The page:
Jessica used to have a bike, one her uncle gave her. She loved it, not least because it was tall. Jessica is tall, too, and most bikes make her feel a bit like a string about to be tied into a knot. Not her tall Fuji, though. She rode it fearlessly till it suffered an accident that left it looking like a pretzel. (I’m not sure what Jessica resembled, but she looks okay today. Bodies have some advantages over bike frames.)

One day Jessica told her minister (whom she knew was an avid cyclist) about her late, lamented Fuji. She had no idea what an anticipation of satisfaction that set off in him. He had a quite tall Fuji himself, which he loved. But he wasn’t riding it, and felt badly it wasn’t getting used.

For many years his “Fuji Steed” had been his only bicycle. Then he got a racing bike. He kept the Fuji, though, to ride to the store or on days when he didn’t want to bother with putting on cycling shoes. (Which are uncomfortable and look silly until they snap into the pedals that are their sole-mates.) All was well until he built up another frame into a commuter-and-touring bike. Then his purpose for the Fuji was lost … gathering dust in the garage doesn’t count as a use. In a crazy but harmless foible, revdarkwater is convinced that bicycles speak to him. (His wife Nimue might reserve a judgment about the harm or not, however, whenever he brings another stray home.) He felt the Fuji’s sadness personally.

“I’ll offer the Fuji to Jessica!” revdarkwater thought. “But I want to fix it up right before I do.” The Fuji is thoroughly old-school; it has loose bearings in the hubs, headset, and bottom bracket, and they needed to be cleaned and re-packed with fresh grease. The finish had suffered the slings and arrows of outrageous fortune (well, it had had some bad luck, anyway). Finally, he had a horror of entrusting his friend Jessica to ancient brake cables. In short—tearing the Fuji down and building it back up took awhile.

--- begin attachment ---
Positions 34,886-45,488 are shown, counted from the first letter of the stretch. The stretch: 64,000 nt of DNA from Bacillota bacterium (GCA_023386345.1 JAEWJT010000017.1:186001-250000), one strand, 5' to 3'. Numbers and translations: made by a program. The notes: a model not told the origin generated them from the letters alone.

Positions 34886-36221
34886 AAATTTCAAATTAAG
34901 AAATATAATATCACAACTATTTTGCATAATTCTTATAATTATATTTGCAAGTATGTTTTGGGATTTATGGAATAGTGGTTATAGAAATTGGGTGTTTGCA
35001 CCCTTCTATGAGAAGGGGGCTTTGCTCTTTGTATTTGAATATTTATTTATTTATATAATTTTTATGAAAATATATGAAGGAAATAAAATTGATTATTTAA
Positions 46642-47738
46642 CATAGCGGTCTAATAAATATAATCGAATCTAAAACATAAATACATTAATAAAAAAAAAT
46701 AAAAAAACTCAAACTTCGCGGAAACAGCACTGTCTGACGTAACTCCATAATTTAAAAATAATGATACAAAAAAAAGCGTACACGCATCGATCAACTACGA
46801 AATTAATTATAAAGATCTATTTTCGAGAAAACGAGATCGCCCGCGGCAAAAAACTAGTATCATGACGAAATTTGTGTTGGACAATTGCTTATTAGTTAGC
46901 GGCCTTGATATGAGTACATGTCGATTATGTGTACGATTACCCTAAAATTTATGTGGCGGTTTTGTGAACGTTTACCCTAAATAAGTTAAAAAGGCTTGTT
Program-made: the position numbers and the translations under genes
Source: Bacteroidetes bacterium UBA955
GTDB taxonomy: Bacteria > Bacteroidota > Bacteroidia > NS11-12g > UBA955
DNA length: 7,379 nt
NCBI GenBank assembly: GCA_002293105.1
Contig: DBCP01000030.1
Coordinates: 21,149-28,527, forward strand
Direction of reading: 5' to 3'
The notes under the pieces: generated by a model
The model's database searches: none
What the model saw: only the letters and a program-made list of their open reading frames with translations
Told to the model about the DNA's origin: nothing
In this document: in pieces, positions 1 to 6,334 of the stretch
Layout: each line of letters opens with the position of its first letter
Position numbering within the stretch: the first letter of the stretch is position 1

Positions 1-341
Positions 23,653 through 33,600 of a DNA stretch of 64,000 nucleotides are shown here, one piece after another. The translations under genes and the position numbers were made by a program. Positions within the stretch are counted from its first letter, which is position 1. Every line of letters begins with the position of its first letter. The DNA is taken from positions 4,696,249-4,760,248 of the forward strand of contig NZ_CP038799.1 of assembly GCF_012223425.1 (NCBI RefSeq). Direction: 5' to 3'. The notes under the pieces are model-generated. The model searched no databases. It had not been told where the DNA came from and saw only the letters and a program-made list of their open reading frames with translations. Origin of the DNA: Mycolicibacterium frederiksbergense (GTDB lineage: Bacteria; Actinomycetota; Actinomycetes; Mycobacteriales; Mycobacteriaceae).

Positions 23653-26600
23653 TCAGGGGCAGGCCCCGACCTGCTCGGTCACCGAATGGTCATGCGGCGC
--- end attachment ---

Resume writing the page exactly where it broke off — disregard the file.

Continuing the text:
on the road again: 1978 Fuji Gran Tourer

on the road again: 1978 Fuji Gran Tourer

But this week it was ready. Last night he took it to Jessica and Dean’s. She’s a little intimidated by the gears, but delighted to have a bicycle again. Dean took it for a quick spin up and down the hill in front of their house and made the Fuji look like a thoroughbred. revdarkwater drove home feeling happier than he’s felt in weeks. He’d heard the Fuji Steed say, “She’s beautiful, I love her! I’ll give her good miles. Thank you, old friend!”

And they all cycled happily ever after.

shedding style: give away